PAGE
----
"Environmental factors in Alzheimer's disease have been long sought, and, until now, only head injury has emerged," Gandy said. "Unlike head injury, a tobacco smoking association is especially important because that is a risk that can be modified."

Saturday, November 20, 2010

Vitamin A pill 'could save the sight of millions as they get older'

By Fiona Macrae
Last updated at 2:07 AM on 18th October 2010

A drug based on vitamin A could prevent millions from going blind as they get older, doctors believe.

The treatment was able to stop the most common cause of blindness in old age during trials.

Researchers behind the drug, fenretinide, found it halted the advance of age-related macular degeneration, for which there is currently no cure.

They targeted the most prevalent form of the condition, known as ‘dry’ AMD, which is caused by the deterioration and death of cells in the macula – the part of the retina used to see straight ahead.

The disease robs sufferers of their sight by creating a blackspot in the centre of their vision.

It can make it impossible to carry out everyday tasks such as reading, driving and watching television.

While the less common ‘wet’ form can be treated, nothing can be done to help the bulk of patients.

The U.S. research studied fenretinide, which is derived from vitamin A, the vitamin found in carrots, and which was originally designed to tackle arthritis.

Almost 250 men and women with dry AMD took a fenretinide pill a day or a placebo.

In the highest dose, the drug halted visual deterioration after a year. This suggests that while it was unable to do anything to stop cells that were already damaged from dying, it protected healthy cells. Although the research is still preliminary, it offers promise of a treatment for the disease.

It affects millions across the world and 300,000 Britons. The number of UK sufferers could more than treble to one million within 25 years as the population ages.

Dr Jason Slakter, of New York University School of Medicine, said: ‘There are currently no effective treatments for dry AMD and the need for finding one is grave.

‘Our study wasn’t designed to give a final answer.

‘It was designed to see if there was a biological effect and if the drug was working in the way we’d expect and to find out if it was well tolerated by patents.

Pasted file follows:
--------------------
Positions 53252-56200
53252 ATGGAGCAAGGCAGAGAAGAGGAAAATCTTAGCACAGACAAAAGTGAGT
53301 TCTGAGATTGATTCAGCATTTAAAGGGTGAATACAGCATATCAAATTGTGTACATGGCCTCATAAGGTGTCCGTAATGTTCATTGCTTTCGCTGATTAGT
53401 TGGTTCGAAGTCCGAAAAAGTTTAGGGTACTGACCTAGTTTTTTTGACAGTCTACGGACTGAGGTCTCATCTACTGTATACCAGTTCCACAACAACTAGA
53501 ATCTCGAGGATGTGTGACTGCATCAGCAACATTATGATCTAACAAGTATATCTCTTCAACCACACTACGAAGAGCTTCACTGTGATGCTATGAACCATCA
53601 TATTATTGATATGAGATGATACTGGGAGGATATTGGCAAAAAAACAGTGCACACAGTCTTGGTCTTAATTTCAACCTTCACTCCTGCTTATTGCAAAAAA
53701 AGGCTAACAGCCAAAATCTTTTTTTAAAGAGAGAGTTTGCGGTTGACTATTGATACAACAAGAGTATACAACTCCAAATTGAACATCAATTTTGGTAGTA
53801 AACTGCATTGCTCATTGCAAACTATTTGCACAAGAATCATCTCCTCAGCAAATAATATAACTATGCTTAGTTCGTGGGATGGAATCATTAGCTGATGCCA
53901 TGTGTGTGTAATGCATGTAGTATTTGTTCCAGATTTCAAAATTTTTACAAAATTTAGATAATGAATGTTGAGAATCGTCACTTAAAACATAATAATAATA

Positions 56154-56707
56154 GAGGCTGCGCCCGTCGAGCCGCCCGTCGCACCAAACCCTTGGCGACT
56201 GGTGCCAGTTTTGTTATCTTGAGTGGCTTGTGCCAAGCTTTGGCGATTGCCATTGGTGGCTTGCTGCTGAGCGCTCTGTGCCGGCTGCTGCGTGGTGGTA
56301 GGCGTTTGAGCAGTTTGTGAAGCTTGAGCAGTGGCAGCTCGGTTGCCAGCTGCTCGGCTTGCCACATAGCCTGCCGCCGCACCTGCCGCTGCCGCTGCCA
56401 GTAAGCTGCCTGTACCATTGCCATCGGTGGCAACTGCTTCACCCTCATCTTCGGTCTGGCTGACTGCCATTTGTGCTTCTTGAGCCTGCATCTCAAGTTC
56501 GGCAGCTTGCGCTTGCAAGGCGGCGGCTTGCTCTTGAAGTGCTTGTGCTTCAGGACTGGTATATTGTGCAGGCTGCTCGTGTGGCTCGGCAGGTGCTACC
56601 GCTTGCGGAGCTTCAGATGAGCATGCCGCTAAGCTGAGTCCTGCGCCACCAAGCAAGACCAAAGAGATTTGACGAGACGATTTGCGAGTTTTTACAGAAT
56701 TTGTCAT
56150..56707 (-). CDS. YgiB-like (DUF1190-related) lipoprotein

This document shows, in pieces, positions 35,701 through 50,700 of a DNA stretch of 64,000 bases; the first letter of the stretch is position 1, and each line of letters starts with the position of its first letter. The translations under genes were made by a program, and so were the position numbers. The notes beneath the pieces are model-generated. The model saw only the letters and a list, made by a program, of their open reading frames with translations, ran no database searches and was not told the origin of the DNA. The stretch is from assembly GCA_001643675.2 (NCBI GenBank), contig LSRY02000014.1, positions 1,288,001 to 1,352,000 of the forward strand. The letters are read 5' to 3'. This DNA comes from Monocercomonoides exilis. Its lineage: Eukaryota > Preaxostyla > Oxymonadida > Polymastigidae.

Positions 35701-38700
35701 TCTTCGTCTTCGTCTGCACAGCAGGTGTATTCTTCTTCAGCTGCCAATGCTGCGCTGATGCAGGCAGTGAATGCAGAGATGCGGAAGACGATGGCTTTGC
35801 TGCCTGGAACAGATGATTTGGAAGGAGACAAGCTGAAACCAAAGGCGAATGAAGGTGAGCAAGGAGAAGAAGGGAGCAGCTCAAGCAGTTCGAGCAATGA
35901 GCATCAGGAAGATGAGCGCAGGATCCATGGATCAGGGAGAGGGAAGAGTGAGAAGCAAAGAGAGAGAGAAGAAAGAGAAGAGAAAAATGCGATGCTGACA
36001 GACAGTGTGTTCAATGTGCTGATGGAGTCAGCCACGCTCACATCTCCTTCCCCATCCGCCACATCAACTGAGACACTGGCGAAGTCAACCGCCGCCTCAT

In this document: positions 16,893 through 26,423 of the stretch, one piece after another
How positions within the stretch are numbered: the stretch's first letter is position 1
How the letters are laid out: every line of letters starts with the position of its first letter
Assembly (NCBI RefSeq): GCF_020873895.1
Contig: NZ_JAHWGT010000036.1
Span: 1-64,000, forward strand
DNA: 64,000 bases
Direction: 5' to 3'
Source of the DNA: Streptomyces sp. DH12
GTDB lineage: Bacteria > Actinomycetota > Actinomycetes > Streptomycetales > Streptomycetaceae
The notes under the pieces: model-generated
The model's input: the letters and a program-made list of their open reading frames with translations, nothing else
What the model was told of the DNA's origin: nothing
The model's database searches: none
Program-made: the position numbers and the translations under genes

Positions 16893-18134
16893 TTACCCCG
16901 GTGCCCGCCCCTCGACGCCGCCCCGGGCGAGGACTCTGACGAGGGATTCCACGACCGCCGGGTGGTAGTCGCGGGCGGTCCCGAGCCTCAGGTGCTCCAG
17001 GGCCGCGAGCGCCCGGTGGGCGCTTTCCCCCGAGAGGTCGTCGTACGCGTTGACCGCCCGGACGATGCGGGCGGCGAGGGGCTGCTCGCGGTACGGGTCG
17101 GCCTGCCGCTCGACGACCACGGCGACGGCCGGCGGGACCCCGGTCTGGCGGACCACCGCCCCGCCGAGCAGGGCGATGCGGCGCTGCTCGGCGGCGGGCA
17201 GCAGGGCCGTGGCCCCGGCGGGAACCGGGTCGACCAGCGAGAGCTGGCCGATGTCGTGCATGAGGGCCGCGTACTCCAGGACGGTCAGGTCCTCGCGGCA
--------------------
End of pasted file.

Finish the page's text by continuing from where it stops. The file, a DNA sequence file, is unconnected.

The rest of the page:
‘I think we answered all of these points favourably. The bottom line is that I am excited about doing more studies.’

Further, larger trials are planned for the end of next year.

If the drug lives up to its initial promise, it could be in widespread use for dry AMD by 2015.

The treatment works because in normal circumstances the eye needs vitamin A to help it see. The retina naturally uses the vitamin and is helped to do so by a compound called retinol binding protein, or RBP.

However in some patients, the vitamin can produce poisons that kill the delicate cells, leading to loss of vision.

Fenretinide acts as a decoy, attaching itself to the RBP and stopping vitamin A from causing harm, the American Academy of Ophthalmology’s annual conference heard.

Wet AMD, in which tiny blood vessels bleed into the retina, is less common, but progresses more rapidly, with central vision being lost within months of diagnosis.

Caught early enough, wet AMD can be stopped in its tracks by a technique called photodynamic therapy, which uses a light-activated dye to destroy abnormal blood vessels. Drug treatments are also available.

Fenretinide also halved the odds of the patients, who already had dry AMD, going on to develop wet AMD.

A spokesman for the research team said: ‘Years of use of fenretinide to treat cancers, rheumatoid arthritis have shown it to be safe and well-tolerated.’

Researchers Say "Poppers" May Damage Eyes.

Not yet clear how widespread these cases might be, experts say

By Alan Mozes
HealthDay Reporter

WEDNESDAY, Oct. 13 (HealthDay News) -- The legal recreational drugs known as "poppers" appear to be linked to light sensitivity and vision loss in at least several healthy individuals, a new French review of cases reveals.

Poppers -- a catch-all term for alkyl nitrites that are often inhaled by partyers for a brief "head rush" and to increase sexual arousal -- may compromise the normal workings of photoreceptor cells found in a key region of the eye's retina, the researchers say.

"We believe that in fact this complication is quite common," said Dr. Michel Paques of the Quinze-Vingts National Hospital in Paris. However, early data suggests that "only a minority of [affected] consumers will show up to the ophthalmologist," he added. That's because popper-related retinal damage may not noticeably affect vision in some cases and may therefore go undiagnosed, he said.

Paques and his colleagues report their observations, based on four patients, in a correspondence to the Oct. 14 issue of the New England Journal of Medicine.

Popular for decades particularly among the gay community, poppers are perceived by many as being relatively safe. They are typically sold over the counter in small bottles.

But nitric oxide is known to affect the metabolism of photoreceptors, the authors note, and can also alter the operation of a key enzyme involved in photoreceptor function.

The authors report on four recent cases, which took place earlier this year within a three-month period.

In one instance, a 27-year old woman experienced eye trouble the day after she inhaled poppers (and drank alcohol) at a party. After 11 days of seeing a "central bright dot" in both of her eyes, she sought medical attention.

An exam turned up no prior history of significant health or eye problems. But her eyesight was found to be less than ideal -- 20/50 in the right eye and 20/40 in the left eye -- and she had a yellow dot on the foveal portion of her eyes, alongside damage to the outer photoreceptor segment of both eyes.

The fovea facilitates the sharp central vision needed for reading, driving, and viewing movies.

One month later, her visual symptoms and physical damage remained unchanged, the research team noted.

Over the following three months, three more patients sought care for similar visual symptoms arising after popper use. Although symptoms did not appear to worsen over time, the researchers noted that just two of the four patients have fully recovered. Meanwhile, the exact underlying mechanics of the apparent poppers-vision risk connection remains unclear.